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Posts Tagged ‘Joe Biden’

This has been updated to add a response from NPR at the end.

Jay Rosen does an excellent job of parsing NPR’s comical gymnastics to avoid using the P-word in its reporting on Melania Trump’s plagiarism last week.

I won’t go into the detail that Jay did, but I recommend reading Jay’s post. I’ll concentrate on one point: whether plagiarism must be intentional, as NPR reporter Sarah McCammon argued:

McCammon also argued that professional journalism standards are somehow different from academic standards:

I don’t know where McCammon learned ethics, but she couldn’t be more wrong. I’ve spent decades longer in journalism than in academia, and I never recall a newsroom where intent mattered one whit. If you stole someone else’s material, that was plagiarism, period. (more…)

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If you were a journalist and you stayed up to the end of the Oscars ceremony, you had to feel uplifted by the Best-Picture Oscar for “Spotlight.” After seeing the film in November, I wrote two posts on the movie about the Boston Globe’s investigative reporting on sexual abuse by priests. Those links are at the end of this post, but first a few fresh thoughts on the “Spotlight” win:

    • As I noted on Twitter after the win, many East Coast newspapers (and probably even some in Central Time) have deadlines too early to get the newspaper movie’s win into their morning editions today. (The Advocate, our local paper here, did get the Best-Picture results in a story on Page 5A and a page-one reefer.) I sure hope the Globe was able to hold its print edition long enough to trumpet the news to its print readers.advocate spotlight
    • While the much-deserved praise for the Globe’s journalism is welcome balm to a weary profession and industry, equally big news for the Globe the past few months has been its difficulty delivering the print edition to subscribers. Cost-cutting at many newspaper companies has prompted outsourcing of functions such as delivery and customer service. And often that goes badly. The Globe’s delivery issues have drawn the most attention, but I know dozens of newspapers that have dealt with similar problems, alienating loyal print readers while still struggling to make money with weak digital products.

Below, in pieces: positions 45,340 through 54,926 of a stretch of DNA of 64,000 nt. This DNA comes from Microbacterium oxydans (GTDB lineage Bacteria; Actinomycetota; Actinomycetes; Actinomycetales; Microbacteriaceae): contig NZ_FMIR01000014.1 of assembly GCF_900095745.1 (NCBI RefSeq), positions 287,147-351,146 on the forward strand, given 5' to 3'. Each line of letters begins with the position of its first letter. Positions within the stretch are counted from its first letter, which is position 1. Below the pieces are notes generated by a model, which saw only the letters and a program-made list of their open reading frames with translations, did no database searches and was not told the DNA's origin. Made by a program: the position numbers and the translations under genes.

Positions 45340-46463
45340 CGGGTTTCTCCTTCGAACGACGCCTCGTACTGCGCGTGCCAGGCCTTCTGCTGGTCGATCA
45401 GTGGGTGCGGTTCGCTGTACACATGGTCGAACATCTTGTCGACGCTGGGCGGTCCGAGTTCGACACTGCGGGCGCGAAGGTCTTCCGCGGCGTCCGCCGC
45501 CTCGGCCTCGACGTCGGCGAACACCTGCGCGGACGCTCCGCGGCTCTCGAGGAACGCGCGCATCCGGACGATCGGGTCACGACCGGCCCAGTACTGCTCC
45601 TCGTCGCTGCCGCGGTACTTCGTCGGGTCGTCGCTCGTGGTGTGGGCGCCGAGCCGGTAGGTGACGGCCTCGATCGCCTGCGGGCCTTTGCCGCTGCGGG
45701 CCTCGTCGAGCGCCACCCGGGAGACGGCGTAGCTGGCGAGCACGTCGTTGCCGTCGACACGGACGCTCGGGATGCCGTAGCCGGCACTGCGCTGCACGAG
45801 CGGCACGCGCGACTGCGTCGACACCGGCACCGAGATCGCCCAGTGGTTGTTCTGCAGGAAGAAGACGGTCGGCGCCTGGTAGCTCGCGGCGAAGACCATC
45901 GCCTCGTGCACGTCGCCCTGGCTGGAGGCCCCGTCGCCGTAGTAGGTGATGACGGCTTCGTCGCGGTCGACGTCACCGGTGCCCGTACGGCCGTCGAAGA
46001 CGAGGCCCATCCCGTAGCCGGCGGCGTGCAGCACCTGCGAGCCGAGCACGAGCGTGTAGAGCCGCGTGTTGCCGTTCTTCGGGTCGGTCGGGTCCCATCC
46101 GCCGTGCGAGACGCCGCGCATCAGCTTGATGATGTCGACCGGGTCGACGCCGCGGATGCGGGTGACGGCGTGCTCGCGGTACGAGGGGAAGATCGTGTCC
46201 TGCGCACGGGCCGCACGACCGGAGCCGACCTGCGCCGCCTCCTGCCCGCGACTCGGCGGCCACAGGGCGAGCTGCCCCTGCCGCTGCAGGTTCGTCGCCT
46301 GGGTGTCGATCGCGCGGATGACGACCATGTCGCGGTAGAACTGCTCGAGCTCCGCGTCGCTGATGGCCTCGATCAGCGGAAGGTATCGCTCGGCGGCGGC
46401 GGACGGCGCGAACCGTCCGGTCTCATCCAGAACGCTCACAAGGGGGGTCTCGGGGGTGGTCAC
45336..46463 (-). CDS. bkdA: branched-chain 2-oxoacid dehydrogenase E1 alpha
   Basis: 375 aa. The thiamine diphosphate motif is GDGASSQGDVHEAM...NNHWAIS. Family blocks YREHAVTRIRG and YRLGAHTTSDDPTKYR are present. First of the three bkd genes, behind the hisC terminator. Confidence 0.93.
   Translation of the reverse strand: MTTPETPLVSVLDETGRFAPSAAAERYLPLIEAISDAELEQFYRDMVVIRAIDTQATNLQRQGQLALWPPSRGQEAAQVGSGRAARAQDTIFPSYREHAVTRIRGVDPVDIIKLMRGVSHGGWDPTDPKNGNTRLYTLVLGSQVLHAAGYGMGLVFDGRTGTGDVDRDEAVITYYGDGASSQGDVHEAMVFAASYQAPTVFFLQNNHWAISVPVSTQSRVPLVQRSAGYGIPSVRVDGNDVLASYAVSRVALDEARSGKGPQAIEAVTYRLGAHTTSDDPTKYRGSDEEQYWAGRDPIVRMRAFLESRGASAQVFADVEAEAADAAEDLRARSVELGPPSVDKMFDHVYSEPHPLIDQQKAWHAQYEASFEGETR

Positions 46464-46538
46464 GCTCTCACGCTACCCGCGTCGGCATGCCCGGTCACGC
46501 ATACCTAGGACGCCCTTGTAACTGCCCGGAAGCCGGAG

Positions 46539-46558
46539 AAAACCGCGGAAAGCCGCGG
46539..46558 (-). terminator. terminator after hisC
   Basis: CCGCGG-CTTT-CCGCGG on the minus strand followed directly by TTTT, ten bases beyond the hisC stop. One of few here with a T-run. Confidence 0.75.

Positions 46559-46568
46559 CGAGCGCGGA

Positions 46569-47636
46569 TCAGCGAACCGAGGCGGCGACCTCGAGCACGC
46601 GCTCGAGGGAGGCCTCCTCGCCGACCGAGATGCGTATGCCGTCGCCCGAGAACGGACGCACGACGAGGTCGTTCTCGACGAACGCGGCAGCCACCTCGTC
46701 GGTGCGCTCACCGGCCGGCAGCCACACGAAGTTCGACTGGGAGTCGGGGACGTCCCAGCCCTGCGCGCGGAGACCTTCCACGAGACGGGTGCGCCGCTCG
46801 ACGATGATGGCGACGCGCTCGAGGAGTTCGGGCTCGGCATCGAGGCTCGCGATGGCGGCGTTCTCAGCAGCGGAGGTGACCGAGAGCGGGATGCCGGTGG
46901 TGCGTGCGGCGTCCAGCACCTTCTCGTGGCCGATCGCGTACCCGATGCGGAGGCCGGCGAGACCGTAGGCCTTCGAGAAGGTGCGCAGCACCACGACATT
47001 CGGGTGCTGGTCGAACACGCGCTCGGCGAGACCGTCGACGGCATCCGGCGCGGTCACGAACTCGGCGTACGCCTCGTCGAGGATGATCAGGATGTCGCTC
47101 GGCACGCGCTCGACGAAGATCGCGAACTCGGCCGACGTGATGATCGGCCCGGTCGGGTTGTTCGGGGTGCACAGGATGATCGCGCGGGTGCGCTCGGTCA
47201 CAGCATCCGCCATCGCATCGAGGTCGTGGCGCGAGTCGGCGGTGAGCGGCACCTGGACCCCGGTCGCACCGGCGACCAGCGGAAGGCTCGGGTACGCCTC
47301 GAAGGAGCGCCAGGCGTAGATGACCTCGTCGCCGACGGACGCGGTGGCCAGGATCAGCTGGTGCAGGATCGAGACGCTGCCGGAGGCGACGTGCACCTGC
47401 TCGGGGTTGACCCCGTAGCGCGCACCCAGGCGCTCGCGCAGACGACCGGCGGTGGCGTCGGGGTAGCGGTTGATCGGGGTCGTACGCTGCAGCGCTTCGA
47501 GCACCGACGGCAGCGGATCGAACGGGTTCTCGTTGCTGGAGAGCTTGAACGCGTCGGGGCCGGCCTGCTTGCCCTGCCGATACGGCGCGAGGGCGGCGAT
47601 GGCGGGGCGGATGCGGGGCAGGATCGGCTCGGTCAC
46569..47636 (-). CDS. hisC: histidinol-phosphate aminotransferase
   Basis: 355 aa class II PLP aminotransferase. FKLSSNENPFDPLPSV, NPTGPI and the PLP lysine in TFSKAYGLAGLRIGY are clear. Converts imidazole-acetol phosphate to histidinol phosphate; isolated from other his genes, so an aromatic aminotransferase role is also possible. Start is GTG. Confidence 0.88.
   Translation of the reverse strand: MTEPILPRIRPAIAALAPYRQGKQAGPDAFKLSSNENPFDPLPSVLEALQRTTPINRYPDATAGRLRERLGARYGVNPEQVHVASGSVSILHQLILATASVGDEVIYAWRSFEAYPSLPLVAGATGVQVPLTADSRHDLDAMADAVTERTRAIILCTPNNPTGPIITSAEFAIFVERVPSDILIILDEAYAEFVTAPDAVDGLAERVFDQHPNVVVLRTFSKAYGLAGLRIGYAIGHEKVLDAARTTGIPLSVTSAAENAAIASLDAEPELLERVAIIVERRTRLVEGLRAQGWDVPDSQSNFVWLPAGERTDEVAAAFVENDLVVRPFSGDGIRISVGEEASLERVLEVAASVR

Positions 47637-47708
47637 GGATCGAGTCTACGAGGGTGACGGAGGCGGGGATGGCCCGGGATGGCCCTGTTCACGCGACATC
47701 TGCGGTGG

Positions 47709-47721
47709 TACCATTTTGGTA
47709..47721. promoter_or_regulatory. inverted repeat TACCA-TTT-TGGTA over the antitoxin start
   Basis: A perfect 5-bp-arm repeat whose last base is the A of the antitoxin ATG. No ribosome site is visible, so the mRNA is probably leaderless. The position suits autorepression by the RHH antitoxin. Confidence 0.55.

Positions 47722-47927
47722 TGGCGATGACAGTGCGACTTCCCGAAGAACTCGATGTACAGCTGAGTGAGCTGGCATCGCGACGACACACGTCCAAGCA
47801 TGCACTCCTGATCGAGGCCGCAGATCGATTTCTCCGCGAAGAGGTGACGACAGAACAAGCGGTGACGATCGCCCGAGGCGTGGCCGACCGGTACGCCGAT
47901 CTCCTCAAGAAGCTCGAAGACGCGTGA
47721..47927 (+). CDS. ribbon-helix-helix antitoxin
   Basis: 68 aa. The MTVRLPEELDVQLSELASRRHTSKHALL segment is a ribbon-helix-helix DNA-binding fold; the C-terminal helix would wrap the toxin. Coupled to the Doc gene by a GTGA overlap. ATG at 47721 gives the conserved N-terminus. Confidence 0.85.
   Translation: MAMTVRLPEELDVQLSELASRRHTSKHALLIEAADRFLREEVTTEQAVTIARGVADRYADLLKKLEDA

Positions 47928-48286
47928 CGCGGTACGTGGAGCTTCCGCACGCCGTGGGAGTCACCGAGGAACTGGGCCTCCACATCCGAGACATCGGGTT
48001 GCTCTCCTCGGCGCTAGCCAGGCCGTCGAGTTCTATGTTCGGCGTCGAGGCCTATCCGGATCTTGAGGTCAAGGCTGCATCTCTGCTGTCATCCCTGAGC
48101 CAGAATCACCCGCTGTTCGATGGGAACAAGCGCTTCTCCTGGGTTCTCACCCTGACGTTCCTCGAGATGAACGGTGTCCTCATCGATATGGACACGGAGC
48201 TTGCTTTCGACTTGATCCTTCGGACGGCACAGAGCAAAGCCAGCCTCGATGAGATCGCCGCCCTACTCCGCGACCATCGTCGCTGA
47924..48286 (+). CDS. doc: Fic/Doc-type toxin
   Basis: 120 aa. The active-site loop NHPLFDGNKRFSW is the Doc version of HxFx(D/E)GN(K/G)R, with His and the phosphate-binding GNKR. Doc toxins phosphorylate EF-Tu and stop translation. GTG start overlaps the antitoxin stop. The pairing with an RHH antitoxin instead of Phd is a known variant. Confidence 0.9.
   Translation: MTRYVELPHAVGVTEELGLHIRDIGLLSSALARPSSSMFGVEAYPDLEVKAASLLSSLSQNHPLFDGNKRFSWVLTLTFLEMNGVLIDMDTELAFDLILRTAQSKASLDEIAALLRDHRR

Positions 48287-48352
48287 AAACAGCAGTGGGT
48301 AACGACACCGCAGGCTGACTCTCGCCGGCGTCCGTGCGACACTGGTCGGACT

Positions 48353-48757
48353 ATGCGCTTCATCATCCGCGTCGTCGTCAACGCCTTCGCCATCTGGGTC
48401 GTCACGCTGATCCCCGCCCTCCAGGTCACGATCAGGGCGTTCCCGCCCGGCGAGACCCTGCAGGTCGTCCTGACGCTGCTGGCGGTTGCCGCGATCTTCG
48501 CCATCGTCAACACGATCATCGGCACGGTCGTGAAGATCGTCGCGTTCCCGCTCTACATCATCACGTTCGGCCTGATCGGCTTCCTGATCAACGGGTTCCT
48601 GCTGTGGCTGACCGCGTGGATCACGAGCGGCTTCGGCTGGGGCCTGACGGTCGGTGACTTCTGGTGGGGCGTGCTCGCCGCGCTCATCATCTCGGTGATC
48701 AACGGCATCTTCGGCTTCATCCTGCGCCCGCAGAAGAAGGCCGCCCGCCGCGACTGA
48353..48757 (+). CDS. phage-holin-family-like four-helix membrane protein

• However much disruption the media business endures, we need to maintain our commitment to investigative journalism. Like the Globe, news organizations need to tell untold stories and hold the powerful accountable.
    • Sunday night was a great night of recognition for sexual abuse survivors, who usually struggle privately and silently. Joe Biden’s introduction and Lady Gaga’s stirring rendition of “Til It Happens to You” were probably the highlight of the show, even though the song didn’t win an Oscar.

Here are my two posts from last year after I watched “Spotlight”:

‘Spotlight’: a generation-later echo of ‘All the President’s Men’

Responding to ‘Spotlight’: Advice for investigating sexual abuse by clergy

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This will be my column in Monday’s Gazette.

As tax deadline approaches and you curse that bottom-line (Line 44, actually) figure, ponder what you get for your money.

Bashing government and griping about taxes are popular pursuits, especially this time of year.

I could write at length about the need for reform in each of the areas I will cite below. Government has failed us in a lot of ways in recent years. And we need to do something soon to reverse the irresponsible deficits that accelerated beyond reason under former President Bush and the Republican Congress, then accelerated beyond insanity under Bush and the Democratic Congress and now have accelerated beyond imagination under President Obama and the Democratic Congress. But even with all that, taxes are the best spending I do. (more…)

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